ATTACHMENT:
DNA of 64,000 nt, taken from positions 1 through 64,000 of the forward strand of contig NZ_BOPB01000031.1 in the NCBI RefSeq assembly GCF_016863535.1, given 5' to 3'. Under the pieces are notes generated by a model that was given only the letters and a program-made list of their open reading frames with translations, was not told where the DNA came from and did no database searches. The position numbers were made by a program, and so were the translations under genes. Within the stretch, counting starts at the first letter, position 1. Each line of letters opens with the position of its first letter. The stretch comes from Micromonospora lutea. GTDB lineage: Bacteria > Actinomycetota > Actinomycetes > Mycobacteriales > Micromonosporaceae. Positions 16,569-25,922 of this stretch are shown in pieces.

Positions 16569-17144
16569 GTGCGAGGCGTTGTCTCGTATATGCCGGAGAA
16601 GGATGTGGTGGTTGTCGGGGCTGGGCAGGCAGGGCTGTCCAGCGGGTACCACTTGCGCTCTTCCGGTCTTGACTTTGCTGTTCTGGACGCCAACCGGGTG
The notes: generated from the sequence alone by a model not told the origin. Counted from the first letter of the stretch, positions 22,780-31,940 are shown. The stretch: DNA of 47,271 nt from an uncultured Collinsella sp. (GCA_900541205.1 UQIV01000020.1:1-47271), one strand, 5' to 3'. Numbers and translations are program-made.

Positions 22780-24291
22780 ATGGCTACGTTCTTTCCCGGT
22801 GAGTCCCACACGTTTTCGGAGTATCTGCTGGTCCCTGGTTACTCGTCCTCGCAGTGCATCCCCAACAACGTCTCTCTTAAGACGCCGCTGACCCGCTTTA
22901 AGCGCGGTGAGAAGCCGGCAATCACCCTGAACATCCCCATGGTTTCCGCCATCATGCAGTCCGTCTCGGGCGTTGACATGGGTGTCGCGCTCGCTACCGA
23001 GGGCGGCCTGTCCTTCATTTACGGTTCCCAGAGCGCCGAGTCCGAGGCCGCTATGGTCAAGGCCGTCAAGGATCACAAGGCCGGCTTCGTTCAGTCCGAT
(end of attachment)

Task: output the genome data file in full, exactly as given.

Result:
DNA of 64,000 nt, taken from positions 1 through 64,000 of the forward strand of contig NZ_BOPB01000031.1 in the NCBI RefSeq assembly GCF_016863535.1, given 5' to 3'. Under the pieces are notes generated by a model that was given only the letters and a program-made list of their open reading frames with translations, was not told where the DNA came from and did no database searches. The position numbers were made by a program, and so were the translations under genes. Within the stretch, counting starts at the first letter, position 1. Each line of letters opens with the position of its first letter. The stretch comes from Micromonospora lutea. GTDB lineage: Bacteria > Actinomycetota > Actinomycetes > Mycobacteriales > Micromonosporaceae. Positions 16,569-25,922 of this stretch are shown in pieces.

Positions 16569-17144
16569 GTGCGAGGCGTTGTCTCGTATATGCCGGAGAA
16601 GGATGTGGTGGTTGTCGGGGCTGGGCAGGCAGGGCTGTCCAGCGGGTACCACTTGCGCTCTTCCGGTCTTGACTTTGCTGTTCTGGACGCCAACCGGGTG
The notes: generated from the sequence alone by a model not told the origin. Counted from the first letter of the stretch, positions 22,780-31,940 are shown. The stretch: DNA of 47,271 nt from an uncultured Collinsella sp. (GCA_900541205.1 UQIV01000020.1:1-47271), one strand, 5' to 3'. Numbers and translations are program-made.

Positions 22780-24291
22780 ATGGCTACGTTCTTTCCCGGT
22801 GAGTCCCACACGTTTTCGGAGTATCTGCTGGTCCCTGGTTACTCGTCCTCGCAGTGCATCCCCAACAACGTCTCTCTTAAGACGCCGCTGACCCGCTTTA
22901 AGCGCGGTGAGAAGCCGGCAATCACCCTGAACATCCCCATGGTTTCCGCCATCATGCAGTCCGTCTCGGGCGTTGACATGGGTGTCGCGCTCGCTACCGA
23001 GGGCGGCCTGTCCTTCATTTACGGTTCCCAGAGCGCCGAGTCCGAGGCCGCTATGGTCAAGGCCGTCAAGGATCACAAGGCCGGCTTCGTTCAGTCCGAT